Saturday, April 2, 2011

Struck, Mexico: G3 Grandfather Mexico Cole (1811-1869)

Mexico Cole (1811-1869) 

My great-great-great grandfather, Mexico, was the son of John Henry Cole (1770-1835) and Mary Scarborough (1775-1837). He was born on February 6, 1811 in Hickman, Kentucky, close to the Mississippi River and the state of Missouri. Almost nothing is known about his parents and nothing, not even the names of his grandparents are known, but it is said that Mexico was part Cherokee Indian.



Mexico was the oldest of only four children, which is shocking because almost every family I have come across in this research had a lot more children than that, but perhaps only four children lived or were recorded.

An odd fact:  Mexico had beautiful Old English handwriting which he may have learned from a missionary.
 
When he was 18, he married 14 year-old, North Carolina native Juliette Ann Chilcutt (1815-1874). Juliette was also part Cherokee Indian and French. In 1830, they lived in Hickman, Kentucky and had no children. The 1830 census was very rudimentary and did not record much more than ages and slave ownership. They did not own any slaves. 

Mexico traded in livestock and occasionally took care of other people's animals, and may have even delivered some children. In any case, he was given the title of Doctor by the folks around that area.

According to G. K. Renner's article, "The Mule in Missouri Agriculture, 1821-1950," which can be found in the Missouri Historical Review, mules were the favorite among Missouri farmers. Renner notes:

Missouri was nationally famous for the quality and quantity of its mules. The state produced a superior breed from Mexican and Eastern stock. Some were used on the western trails, and a larger number were used on southern plantations. The industry provided a full-time livelihood for a few traders, feeders and breeders, but it supplemented the income for a far larger number of farmers. Horses, which are larger and more expensive to maintain, but which can do more work, remained the favorite animal on Missouri farms.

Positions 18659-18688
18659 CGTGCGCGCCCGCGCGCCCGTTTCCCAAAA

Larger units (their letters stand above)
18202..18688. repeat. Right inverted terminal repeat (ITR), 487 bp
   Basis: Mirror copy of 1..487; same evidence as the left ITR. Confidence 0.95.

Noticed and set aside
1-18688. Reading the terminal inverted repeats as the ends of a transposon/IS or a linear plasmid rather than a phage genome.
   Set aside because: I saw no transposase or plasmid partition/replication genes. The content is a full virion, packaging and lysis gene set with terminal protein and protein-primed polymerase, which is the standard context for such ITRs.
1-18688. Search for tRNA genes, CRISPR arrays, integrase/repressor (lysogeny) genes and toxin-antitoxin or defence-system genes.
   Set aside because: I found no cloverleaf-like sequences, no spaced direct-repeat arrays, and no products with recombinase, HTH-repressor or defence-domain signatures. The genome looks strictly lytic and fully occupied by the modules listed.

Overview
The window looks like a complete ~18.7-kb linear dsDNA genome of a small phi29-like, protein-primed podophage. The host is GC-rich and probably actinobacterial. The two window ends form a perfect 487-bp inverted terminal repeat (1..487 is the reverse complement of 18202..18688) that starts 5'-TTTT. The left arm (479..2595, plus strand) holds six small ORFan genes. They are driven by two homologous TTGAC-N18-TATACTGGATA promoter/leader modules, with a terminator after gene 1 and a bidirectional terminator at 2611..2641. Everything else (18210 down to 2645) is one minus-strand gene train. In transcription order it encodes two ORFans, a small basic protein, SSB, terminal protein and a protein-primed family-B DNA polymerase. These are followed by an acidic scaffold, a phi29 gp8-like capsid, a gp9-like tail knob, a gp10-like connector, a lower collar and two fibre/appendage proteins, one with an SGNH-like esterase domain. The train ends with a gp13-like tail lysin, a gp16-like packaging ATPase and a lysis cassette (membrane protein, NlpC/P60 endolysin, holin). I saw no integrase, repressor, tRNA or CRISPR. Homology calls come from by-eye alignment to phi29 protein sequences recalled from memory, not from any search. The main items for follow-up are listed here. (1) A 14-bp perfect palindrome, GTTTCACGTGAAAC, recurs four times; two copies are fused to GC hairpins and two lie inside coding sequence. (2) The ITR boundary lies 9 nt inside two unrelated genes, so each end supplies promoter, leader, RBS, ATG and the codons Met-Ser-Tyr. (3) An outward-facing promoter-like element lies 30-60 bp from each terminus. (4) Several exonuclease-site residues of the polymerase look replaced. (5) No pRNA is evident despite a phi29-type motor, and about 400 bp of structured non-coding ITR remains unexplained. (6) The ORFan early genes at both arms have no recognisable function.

This coincides with the knowledge that Mexico traded cattle, and one can imagine mules would would have been part of his stock.   

By 1840, Mexico and Juliette lived in Little Prairie, Missouri, a town in New Madrid County. Mexico was still employed in agriculture and their family was booming. In fact, for exactly 30 years, Mexico and Juliette had child after child after child, a remarkable 20 children in total. However, out of those 20 children, only 8 would make it to adulthood, and only 3 would live to see the 20th century. Of those three, one would be my great-great grandmother, Nance Melinda Cole, along with her older brother Stephen and sister Julia Ann. It's unknown whether or not Juliette and Mexico subscribed to the French style of family, where the women is the head of the household, but the following story proves Juliette was not governed by her emotions, but rather was a strong and practical woman:

Great-Great-Grandma Nancy
Mexico and Juliette's son Stephen

A story from a late uncle, as told to him by his grandmother Nancy Melinda (Cole) Patrick:
She said that her father (Mexico Cole) sought refuge near a tree during a storm. Lightning struck the tree and he was killed instantly.  When his Juliette found out she told [her sons, neighbors?] to go right away and fetch him home.  There was $10,000 worth of gold coins sewn into the hem of his coat.  [The uncle] guessed that was how Grandma Juliette was able to live after he died.  Mexico carried such a large sum of money with him because he bought and sold cows and horses.
 


That Juliette didn't fall in a heap of uncontrollable sobbing upon the news of her husband's sudden death speaks to her strength of character. The first issue she was concerned with was securing the money Mexico carried so that she could continue the life they had created. At the time of Mexico's death, Juliette still had four living children under the age of 17 at home.

Unfortunately, Great-Great-Great-Grandmother Juliette didn't have to worry about living on that money long. She died five years after Mexico at the age of 59 from unknown causes. To say her life was hard would have been a gross understatement. My great-great grandmother Nancy was the baby of the family and was 16 when her mother died. (She, too, had a difficult life, which can be gathered from an earlier post titled "The Patrick-Cole Connection.")

Mexico and Juliette are both buried near Caruthersville, Missouri. Supposedly, an old Methodist Church was built on top of Mexico's burial ground. After the original church burned, the new one was placed over his grave. Whether this was done accidentally due to the absence of a headstone or poor planning is unknown. A trip to this burial site is definitely on the to do list.

2 comments:

  1. Wow - 20 children!!?? That's crazy!! What a fascinating story. Thanks for sharing ;-)

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  2. Do you have any information on Mexico's children? I'm am most interested in Louisa Jane? I think she married a great-great-great uncle of mine, Daniel/Samuel McGuire. He was working Mexico's land as of the 1850 census. If you have any information, will you please contact me?

    Lindsmcg@gmail.com

    Thanks for posting!

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